ILLUSTRATION: MICHAEL SHIREY
President Barack Obama made gay history in his second inaugural address on January 21.
“Our journey is not complete until our gay brothers and sisters are treated like anyone else under the law,” the president said, marking the first time the LGBT community was ever mentioned in an inaugural address, the most ceremonial moment in American political life.
For queer Americans, Obama’s most stirring words, however, came several moments earlier when he said, “We, the people, declare today that the most evident of truths — that all of us are created equal — is the star that guides us still; just as it guided our forebears through Seneca Falls, and Selma, and Stonewall.”
America’s first black president had placed the gay community’s defining act of political assertiveness into the mainstream of the nation’s fight for equality, alongside the women’s movement and the 1960s African-American civil rights struggle.
In the setting of his inauguration, those words were profound, even revolutionary. But was the formulation itself new for the president? And how were his words — particularly the pairing of Selma, site of a “Bloody Sunday” police attack on civil rights marchers in 1965, and Stonewall — recieved by African-American voters, who are the president’s most loyal supporters? Obama’s posture at the inauguration inevitably raises questions about how his leadership has influenced the conversation about LGBT rights in America — and his ability to move public opinion in his core demographic is a particularly telling measure of that.
Discussions of how the African-American and the LGBT communities get along and view each other have always been fraught — particularly since 2008, when exit polls showed that black voters supported Proposition 8 by a 70-30 percent margin, versus the overall 52-48 edge the initiative achieved. Neither the obvious fact that many voters are members of both communities simultaneously nor follow-up research suggesting that black support for Prop 8 was more in the range of 57-59 percent has eliminated the volatile feelings surrounding this issue.
But even as black attitudes toward gays continue to arouse wide interest, LGBT support for goals sought by African Americans is less frequently discussed. Here, too, the role of queer leaders who are also black is a significant factor, though there is no denying that the LGBT community writ large continues to have a predominately white, and often male, face. True coalition politics, it would seem, remains a lofty aspiration as opposed to an everyday reality.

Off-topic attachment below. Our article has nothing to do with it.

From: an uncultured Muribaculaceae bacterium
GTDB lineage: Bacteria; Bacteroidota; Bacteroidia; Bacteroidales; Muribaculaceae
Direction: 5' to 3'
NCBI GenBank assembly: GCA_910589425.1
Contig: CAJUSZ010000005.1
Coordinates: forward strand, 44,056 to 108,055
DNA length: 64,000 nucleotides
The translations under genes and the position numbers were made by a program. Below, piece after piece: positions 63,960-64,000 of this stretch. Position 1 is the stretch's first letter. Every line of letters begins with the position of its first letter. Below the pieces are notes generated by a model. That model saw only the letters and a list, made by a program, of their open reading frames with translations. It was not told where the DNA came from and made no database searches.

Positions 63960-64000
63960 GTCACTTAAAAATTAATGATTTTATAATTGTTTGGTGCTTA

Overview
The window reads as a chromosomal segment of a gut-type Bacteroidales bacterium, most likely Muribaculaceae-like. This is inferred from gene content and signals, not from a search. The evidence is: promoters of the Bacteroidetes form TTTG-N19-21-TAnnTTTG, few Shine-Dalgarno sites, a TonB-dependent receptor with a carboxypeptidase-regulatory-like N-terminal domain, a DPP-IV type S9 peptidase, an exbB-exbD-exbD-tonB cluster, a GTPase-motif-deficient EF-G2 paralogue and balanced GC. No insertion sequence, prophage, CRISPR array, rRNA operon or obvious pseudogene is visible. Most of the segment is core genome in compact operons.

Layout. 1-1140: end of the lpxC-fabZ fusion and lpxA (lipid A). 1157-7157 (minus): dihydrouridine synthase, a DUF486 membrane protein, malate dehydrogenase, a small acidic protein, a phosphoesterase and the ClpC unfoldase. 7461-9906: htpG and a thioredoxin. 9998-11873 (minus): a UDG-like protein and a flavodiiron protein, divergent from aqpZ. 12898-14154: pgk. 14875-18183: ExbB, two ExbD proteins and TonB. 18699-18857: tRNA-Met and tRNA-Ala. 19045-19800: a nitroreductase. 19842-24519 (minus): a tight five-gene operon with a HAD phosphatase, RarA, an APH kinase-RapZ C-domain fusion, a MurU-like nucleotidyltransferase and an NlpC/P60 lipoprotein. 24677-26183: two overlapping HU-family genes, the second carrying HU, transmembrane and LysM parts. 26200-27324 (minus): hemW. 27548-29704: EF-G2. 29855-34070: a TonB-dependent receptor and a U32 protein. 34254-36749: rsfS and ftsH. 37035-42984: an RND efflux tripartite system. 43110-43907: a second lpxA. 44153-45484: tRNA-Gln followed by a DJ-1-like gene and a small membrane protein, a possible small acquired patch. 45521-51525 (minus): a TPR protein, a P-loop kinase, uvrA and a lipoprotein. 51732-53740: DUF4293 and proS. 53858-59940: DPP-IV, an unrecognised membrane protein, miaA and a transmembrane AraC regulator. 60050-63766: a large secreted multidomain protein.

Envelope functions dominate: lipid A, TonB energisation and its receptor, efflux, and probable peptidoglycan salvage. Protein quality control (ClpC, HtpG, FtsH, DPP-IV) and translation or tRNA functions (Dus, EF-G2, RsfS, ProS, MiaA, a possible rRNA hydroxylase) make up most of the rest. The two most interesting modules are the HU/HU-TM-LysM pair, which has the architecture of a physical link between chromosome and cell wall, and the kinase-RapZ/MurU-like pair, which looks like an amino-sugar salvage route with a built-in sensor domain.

Gay City News spoke to five African-American gay and lesbian leaders and academics here in New York and nationwide and also looked to the conclusions of one black straight ally — Tulane University political scientist Melissa Harris-Perry, who hosts a weekend news forum on MSNBC — to probe the impact of Obama’s support for LGBT rights among black Americans and how, in turn, his leadership might influence the way the gay rights movement goes forward.
Those half-dozen voices offered different perspectives on how new the president’s words were as well as on the nature of attitudes among African Americans into which his statements enter the mix. All agreed, however, that Obama is moving opinion and that the embrace of mutual interests between the African-American and LGBT communities holds bright political promise.
Harris-Perry, in an article in the Nation magazine, saw Obama’s inaugural words as profoundly important. “When the president name-checked the watershed moments of the women’s rights, civil rights, and LGBT equality movements, he offered a powerful moment of official recognition,” she wrote. She acknowledged that symbolic recognition only means something if it leads to equal treatment, but went on to argue, “Fair recognition and just distribution are not alternatives; they are companions in political struggle.”
Mandy Carter, a longtime lesbian activist who lives in North Carolina, used the word “wonderful” over and over again in assessing the impact of the president’s words. Asked if his statements represented a new articulation of his support for the LGBT community, she responded, “Absolutely.”
Carter is currently coordinating the National Black Justice Coalition’s Bayard Rustin 2013 Commemoration Project, which honors the lead role the late gay black civil rights leader played in organizing the 1963 March on Washington at which Martin Luther King, Jr., delivered his “I Have a Dream” speech. One of five LGBT co-chairs — of diverse racial and ethnic backgrounds — of the president’s 2008 campaign, she believes his inaugural remarks and his endorsement of gay marriage last May represent attitudes he’s long held. “I thought Obama got it about the marriage equality issue from the start and he was not willing to go there yet politically,” she said.